The brakes on that trailer are another story - he managed to flick something up on a gravel road which flattened the bundy tube as he was slowing down and the trailer brakes were applied. It basically park braked the trailer and he was driving along with the brakes cooking off. New bearings, hubs, calipers, and stub axles later all back running as per. One of the few times I've seen stub axles blue on a trailer! A good reason not to run the bundy tube on the bottom of the chassis rails of the trailer.

    Of interest to the discussion, saw this today regarding the trailer and brake standards they are talking about introducing. https://www.newstalkzb.co.nz/news/na...uments-reveal/ Would be so much easier to be able to use the Aussie air-over brake systems combined with a GVM upgrade pathway!

  5. #20
    Member norsk's Avatar
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    These are the guys I use:https://www.trailertek.com/trailer-p...SAAEgKvs_D_BwE

    I have been running braked trailers for about 15 years.One 3.5 tonn machine trailer and a 3.5 tonn tipping trailer. For the most part the braked trailers are pretty good,the self adjusters are a bit unreliable so you have to manually tweak them up now and again.

    Both systems run a rod from the hydraulic damper in the drawbar to a spreader bar that has four brake cables attached to it. The Cables eventually get rusty on the inside and need replacing as they can cause the brakes to hang up.A set of brake shoes lasts about two years and they are in use nearly each day. Dont leave the trailer sitting with the handbrake applied as the shoes can rust to the drum and definatly leave the brake off in the winter.
    "Sixty percent of the time,it works every time"

  6. #21
    Member Savage1's Avatar
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    https://www.trailersauce.co.nz/

    Some good info and plans on here
    No.3 likes this.

  7. #22
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    Quote Originally Posted by norsk View Post
    These are the guys I use:https://www.trailertek.com/trailer-p...SAAEgKvs_D_BwE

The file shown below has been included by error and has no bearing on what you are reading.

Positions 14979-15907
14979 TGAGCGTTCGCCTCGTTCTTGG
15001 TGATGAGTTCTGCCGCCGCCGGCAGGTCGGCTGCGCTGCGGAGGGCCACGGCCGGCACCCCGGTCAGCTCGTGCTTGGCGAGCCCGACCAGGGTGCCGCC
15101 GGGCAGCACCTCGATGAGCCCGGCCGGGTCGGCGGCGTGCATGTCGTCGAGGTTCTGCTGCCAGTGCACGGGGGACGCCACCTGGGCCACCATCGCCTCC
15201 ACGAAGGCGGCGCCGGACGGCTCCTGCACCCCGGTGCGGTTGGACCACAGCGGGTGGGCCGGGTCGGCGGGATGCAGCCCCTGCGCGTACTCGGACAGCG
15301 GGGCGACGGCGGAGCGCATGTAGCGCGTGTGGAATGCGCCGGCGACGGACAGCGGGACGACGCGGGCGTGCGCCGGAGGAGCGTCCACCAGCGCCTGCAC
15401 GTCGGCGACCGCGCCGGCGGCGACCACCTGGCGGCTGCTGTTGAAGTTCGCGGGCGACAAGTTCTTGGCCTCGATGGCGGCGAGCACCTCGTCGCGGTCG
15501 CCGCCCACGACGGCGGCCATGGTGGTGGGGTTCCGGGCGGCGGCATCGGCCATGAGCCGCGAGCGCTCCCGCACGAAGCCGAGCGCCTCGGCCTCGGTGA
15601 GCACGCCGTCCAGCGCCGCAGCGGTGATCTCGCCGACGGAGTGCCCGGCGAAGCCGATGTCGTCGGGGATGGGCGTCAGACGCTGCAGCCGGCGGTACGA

I have been running braked trailers for about 15 years.One 3.5 tonn machine trailer and a 3.5 tonn tipping trailer. For the most part the braked trailers are pretty good,the self adjusters are a bit unreliable so you have to manually tweak them up now and again.

    Both systems run a rod from the hydraulic damper in the drawbar to a spreader bar that has four brake cables attached to it. The Cables eventually get rusty on the inside and need replacing as they can cause the brakes to hang up.A set of brake shoes lasts about two years and they are in use nearly each day. Dont leave the trailer sitting with the handbrake applied as the shoes can rust to the drum and definatly leave the brake off in the winter.
    Are you lubing the inside of your cables? Sounds a little weird but pumping them full of spray oil or a light synthetic spray grease helps keep the water and crap out as well as lubing the inner cable.

    https://www.moto1.nz/products/oxox77...8c1a918a&_ss=r
    https://www.moto1.nz/products/tmcltb...8c1a918a&_ss=r

    Those are the lube devices, clamps around the end of the housing and seals onto the inner cable and stick a plastic tube off a spray can into the little rubber grommet. One thing I found, is safety glasses are a must as for whatever reason the backblast if you don't get the plastic straw sealed right always goes straight for your eyes...